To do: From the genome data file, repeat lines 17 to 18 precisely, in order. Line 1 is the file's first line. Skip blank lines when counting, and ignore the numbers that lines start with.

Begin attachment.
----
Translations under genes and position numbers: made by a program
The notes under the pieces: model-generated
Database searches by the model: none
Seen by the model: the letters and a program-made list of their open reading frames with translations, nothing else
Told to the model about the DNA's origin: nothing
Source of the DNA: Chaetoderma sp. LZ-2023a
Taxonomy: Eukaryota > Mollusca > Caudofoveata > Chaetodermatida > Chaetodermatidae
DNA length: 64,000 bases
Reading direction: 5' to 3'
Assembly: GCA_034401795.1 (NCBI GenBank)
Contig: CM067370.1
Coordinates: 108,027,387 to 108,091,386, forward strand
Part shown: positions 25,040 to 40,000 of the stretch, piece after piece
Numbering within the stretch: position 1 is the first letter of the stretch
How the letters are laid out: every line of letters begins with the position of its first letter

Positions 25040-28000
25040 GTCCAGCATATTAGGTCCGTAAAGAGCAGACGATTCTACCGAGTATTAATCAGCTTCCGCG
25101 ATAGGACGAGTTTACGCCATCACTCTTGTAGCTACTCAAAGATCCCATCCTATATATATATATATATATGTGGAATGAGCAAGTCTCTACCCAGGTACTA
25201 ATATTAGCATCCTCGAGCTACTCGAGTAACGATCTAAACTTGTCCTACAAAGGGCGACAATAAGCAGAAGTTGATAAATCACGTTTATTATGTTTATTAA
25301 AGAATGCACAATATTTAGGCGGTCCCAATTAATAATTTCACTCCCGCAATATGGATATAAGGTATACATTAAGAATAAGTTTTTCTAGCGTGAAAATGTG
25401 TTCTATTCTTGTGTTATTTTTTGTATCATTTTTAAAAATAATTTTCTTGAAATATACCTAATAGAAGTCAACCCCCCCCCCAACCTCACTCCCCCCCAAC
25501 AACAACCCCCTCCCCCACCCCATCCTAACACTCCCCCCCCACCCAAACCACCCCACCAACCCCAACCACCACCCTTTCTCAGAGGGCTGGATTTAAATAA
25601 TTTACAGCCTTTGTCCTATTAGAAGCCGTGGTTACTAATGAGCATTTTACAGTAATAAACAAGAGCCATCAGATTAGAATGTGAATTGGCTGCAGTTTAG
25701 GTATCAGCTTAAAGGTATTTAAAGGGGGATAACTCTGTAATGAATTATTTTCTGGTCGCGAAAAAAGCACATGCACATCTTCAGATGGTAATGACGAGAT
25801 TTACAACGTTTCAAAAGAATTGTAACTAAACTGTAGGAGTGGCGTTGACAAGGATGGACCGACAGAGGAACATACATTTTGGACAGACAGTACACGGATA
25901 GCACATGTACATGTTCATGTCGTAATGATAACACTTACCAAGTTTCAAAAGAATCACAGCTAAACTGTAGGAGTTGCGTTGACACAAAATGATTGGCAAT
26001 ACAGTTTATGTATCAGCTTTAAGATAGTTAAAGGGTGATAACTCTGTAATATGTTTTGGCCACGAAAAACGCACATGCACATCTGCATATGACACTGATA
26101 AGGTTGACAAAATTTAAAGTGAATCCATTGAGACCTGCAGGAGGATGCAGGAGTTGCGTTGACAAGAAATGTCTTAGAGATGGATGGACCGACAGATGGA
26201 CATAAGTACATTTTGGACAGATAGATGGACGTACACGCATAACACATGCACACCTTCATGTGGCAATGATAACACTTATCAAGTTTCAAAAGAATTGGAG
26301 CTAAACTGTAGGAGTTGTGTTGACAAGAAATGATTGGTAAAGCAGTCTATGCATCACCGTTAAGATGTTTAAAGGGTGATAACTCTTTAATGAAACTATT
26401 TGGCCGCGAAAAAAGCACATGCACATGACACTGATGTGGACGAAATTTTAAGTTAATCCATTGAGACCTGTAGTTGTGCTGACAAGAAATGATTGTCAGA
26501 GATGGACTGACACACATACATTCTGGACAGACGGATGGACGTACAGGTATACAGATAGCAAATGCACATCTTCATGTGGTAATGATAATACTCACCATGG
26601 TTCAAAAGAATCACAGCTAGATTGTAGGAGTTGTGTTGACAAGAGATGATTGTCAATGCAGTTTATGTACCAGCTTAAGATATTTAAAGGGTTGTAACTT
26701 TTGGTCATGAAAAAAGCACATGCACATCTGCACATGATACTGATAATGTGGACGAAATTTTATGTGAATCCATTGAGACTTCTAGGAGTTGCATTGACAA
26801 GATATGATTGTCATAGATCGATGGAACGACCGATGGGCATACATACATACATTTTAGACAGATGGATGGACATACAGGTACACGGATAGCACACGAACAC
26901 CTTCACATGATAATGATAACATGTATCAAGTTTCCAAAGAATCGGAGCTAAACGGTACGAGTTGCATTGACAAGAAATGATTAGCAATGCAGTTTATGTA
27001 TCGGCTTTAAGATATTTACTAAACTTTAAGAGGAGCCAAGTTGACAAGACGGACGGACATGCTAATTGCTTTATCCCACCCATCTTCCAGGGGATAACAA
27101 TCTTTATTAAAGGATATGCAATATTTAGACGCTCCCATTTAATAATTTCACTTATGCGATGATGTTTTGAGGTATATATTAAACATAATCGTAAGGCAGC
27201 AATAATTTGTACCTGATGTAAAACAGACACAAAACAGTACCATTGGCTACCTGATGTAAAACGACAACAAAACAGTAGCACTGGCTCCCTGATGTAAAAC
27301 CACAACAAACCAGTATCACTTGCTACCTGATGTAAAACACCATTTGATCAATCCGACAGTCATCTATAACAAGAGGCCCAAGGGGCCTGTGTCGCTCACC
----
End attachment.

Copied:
25040 GTCCAGCATATTAGGTCCGTAAAGAGCAGACGATTCTACCGAGTATTAATCAGCTTCCGCG
25101 ATAGGACGAGTTTACGCCATCACTCTTGTAGCTACTCAAAGATCCCATCCTATATATATATATATATATGTGGAATGAGCAAGTCTCTACCCAGGTACTA